Let me tell you a short story about long-term career planning.
A friend of mine called me just a week ago to ask for some advice. She spent the first 20 minutes whining about her company; she was promised a bigger area, a pay rise but none of this was materialized yet. She was frustrated. She was keen to start looking around.
Then, I asked the dreaded question; ‘What do you want to be doing 10 years down the line?‘ The answer was typical; ‘I don’t know. Life if unpredictable. I cannot think that far ahead.’
I have heard a variation of this answer so many times so I was prepared. I paraphrased thequestion. ‘If I were a genie and I had the power to grant you everything you wish, how would you like to be in 10 years? Professionally, personally, socially, the full picture.’
For some reason, people find easier to start thinking about their long-term plans in this context rather than in the pure analytical, rational, step by step way. It is a bit like daydreaming and it feels good. Similar to the question ‘What would you do, if you win the lottery?’ but with much higher chances to become reality than the lottery win!
If you want to have a go at it, I suggest you address all elements of our life – not only your career. For example, think:
- in which city or country do you want to live,
- whether would you like to be married, in a relationship, or single,
- in which sector would you like to be working in,
- whether you prefer to work for a big corporation or have your own company,
- how do you want to spend your free time,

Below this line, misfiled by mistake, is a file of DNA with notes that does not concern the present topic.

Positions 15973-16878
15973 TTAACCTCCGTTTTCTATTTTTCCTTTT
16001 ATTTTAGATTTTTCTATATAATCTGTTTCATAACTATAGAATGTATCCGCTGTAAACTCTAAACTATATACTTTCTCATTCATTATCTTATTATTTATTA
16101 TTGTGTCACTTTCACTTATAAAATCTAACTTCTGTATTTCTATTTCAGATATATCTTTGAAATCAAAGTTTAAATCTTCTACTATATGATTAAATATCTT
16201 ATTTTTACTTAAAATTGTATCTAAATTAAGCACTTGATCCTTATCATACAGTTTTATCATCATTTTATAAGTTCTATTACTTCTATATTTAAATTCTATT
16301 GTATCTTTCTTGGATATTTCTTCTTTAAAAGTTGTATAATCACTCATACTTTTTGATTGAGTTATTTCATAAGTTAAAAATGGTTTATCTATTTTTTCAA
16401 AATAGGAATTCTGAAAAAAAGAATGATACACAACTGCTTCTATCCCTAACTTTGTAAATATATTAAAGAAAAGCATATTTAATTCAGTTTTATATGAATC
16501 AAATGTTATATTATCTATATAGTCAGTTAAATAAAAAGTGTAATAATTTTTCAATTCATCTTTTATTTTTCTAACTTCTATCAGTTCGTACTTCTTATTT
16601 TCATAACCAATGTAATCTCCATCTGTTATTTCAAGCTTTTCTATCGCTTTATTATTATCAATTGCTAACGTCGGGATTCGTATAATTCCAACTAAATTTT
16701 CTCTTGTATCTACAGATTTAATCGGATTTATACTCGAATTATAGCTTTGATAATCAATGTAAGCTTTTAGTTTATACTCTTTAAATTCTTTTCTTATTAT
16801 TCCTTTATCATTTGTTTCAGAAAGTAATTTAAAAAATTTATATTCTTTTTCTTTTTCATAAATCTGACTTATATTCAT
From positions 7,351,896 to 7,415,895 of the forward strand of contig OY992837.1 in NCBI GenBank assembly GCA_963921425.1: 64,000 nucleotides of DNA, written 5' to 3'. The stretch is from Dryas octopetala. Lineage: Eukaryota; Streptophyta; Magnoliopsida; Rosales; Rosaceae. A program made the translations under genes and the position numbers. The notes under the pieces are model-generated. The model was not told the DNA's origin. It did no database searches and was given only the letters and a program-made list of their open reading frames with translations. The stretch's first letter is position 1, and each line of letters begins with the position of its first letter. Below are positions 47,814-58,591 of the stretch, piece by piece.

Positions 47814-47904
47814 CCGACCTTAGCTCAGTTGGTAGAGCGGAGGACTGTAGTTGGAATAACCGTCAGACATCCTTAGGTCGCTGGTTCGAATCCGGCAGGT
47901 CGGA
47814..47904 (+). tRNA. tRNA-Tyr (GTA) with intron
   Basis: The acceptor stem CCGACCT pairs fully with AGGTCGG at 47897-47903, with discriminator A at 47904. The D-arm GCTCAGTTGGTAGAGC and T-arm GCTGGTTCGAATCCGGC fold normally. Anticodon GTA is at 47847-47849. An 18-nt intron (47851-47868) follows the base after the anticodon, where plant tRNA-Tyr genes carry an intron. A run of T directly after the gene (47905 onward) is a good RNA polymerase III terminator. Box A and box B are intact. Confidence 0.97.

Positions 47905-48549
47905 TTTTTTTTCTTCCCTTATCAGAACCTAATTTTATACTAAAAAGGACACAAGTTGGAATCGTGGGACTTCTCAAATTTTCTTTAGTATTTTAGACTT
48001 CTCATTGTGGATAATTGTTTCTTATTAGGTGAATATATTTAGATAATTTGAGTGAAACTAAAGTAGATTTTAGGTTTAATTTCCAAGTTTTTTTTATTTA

Visualize how you would you like to see yourself in 10 years so you are happy with the outcome. If you know this, you will be able to make better short-term decisions about your career moves and your life in general.
Write down your thoughts. Read them again in a couple of weeks or in a couple of months. Make any changes you feel appropriate. When you have decisions to make, go back to your notes. Does the next move you consider brings you closer to what you want to become? If yes, go for it. If not, think again.
Don’t worry if your long-term goals change. It can happen. It is not only that life is unpredictable, we also evolve as personalities. The long-term career goals I had in my 30s are very different to the ones I have now.
The bottom line: Don’t limit your long-term planning only to your career. Think big picture. Get prepared in case a genie appears in front of you!
Korina Karampela is the founder of b4iapply, author, consultant, and speaker. She has held senior positions in the pharmaceutical industry for 12 years and has an MBA from MIT Sloan. Her b4iapply blog is recommended by The Guardian for professional development.